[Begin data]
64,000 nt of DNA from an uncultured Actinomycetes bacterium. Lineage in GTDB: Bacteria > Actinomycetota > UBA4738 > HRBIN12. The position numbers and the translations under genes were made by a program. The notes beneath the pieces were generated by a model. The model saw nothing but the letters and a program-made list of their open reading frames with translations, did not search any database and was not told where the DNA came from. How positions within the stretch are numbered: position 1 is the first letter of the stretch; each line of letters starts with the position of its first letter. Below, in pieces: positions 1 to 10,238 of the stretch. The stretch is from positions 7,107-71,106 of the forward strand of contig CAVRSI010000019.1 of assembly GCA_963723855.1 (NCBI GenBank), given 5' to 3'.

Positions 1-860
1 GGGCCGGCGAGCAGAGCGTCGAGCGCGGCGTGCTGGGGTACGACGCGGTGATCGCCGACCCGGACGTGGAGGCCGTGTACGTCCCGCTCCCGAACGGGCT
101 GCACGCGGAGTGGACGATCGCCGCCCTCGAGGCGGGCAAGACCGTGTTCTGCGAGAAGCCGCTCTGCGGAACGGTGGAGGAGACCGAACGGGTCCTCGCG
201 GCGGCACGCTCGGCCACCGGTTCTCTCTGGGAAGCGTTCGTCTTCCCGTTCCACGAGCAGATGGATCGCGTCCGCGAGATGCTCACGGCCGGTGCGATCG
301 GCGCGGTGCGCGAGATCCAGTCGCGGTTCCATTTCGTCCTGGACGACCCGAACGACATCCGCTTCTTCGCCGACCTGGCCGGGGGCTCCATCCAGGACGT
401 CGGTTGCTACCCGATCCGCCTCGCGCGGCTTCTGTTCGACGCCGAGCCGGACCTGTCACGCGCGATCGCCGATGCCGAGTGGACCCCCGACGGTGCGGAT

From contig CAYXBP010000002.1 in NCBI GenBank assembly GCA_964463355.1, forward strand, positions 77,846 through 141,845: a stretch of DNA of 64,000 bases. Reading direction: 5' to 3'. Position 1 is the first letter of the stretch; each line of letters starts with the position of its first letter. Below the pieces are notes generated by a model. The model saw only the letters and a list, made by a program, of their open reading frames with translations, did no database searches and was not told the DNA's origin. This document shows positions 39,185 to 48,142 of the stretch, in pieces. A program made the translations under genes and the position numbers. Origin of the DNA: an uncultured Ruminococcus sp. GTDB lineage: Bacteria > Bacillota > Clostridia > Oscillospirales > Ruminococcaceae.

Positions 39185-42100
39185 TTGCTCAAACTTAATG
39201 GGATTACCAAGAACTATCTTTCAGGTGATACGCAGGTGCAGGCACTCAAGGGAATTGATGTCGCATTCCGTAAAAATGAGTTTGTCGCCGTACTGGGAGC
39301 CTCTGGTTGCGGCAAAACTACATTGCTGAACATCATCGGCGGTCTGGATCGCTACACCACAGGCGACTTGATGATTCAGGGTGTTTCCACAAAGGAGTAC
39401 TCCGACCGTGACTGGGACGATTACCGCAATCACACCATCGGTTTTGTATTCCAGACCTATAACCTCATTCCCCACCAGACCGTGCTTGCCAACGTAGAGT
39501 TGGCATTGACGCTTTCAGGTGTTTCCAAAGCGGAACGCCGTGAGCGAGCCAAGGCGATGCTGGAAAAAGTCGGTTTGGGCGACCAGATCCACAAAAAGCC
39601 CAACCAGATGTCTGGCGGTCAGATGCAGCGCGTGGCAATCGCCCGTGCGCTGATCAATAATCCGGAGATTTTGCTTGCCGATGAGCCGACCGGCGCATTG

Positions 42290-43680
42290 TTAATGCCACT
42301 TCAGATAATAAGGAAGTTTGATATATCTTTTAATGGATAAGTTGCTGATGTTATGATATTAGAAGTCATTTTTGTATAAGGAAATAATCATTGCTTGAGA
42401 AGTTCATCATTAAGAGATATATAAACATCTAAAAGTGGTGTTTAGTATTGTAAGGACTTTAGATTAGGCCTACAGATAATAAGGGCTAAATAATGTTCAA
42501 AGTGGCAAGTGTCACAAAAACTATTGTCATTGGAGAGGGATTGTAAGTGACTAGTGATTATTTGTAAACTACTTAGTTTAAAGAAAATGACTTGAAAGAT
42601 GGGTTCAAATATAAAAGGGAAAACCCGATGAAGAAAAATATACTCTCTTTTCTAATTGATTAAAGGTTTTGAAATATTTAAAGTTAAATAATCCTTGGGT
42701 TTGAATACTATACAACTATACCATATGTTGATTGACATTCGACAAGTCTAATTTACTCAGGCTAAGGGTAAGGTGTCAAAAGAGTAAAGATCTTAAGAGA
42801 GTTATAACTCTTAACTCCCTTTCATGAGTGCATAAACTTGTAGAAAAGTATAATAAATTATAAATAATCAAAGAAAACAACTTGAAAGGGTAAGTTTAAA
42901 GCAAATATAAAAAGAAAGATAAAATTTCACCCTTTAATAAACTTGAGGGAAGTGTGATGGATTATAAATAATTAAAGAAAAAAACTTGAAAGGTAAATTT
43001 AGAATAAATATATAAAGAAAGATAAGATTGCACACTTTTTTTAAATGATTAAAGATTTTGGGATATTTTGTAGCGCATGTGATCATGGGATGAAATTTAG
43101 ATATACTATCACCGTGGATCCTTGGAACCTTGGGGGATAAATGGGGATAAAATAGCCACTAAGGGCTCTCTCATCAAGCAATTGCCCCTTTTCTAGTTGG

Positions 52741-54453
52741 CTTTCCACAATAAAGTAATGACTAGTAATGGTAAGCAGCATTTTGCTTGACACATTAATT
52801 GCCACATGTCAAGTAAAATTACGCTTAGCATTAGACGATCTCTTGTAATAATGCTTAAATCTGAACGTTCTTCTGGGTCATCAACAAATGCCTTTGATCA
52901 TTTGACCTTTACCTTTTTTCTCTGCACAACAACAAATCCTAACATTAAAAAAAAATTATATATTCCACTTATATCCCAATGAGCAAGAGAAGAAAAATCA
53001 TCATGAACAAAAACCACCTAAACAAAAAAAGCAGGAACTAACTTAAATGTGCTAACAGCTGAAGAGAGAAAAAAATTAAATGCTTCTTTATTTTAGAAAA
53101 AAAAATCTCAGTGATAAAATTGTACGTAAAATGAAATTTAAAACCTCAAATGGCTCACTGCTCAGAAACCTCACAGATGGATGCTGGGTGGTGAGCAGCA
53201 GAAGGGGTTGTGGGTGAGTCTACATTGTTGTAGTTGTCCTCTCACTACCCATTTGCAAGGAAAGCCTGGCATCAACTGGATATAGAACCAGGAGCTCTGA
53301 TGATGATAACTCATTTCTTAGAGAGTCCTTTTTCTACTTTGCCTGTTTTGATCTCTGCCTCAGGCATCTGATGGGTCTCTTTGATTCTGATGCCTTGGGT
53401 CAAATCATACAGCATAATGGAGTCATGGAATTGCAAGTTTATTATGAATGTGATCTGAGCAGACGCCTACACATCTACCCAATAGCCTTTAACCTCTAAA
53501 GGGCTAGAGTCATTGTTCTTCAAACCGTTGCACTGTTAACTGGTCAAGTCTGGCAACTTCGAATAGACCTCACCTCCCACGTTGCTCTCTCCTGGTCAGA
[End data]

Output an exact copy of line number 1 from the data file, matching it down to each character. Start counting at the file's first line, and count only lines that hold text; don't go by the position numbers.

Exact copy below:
64,000 nt of DNA from an uncultured Actinomycetes bacterium. Lineage in GTDB: Bacteria > Actinomycetota > UBA4738 > HRBIN12. The position numbers and the translations under genes were made by a program. The notes beneath the pieces were generated by a model. The model saw nothing but the letters and a program-made list of their open reading frames with translations, did not search any database and was not told where the DNA came from. How positions within the stretch are numbered: position 1 is the first letter of the stretch; each line of letters starts with the position of its first letter. Below, in pieces: positions 1 to 10,238 of the stretch. The stretch is from positions 7,107-71,106 of the forward strand of contig CAVRSI010000019.1 of assembly GCA_963723855.1 (NCBI GenBank), given 5' to 3'.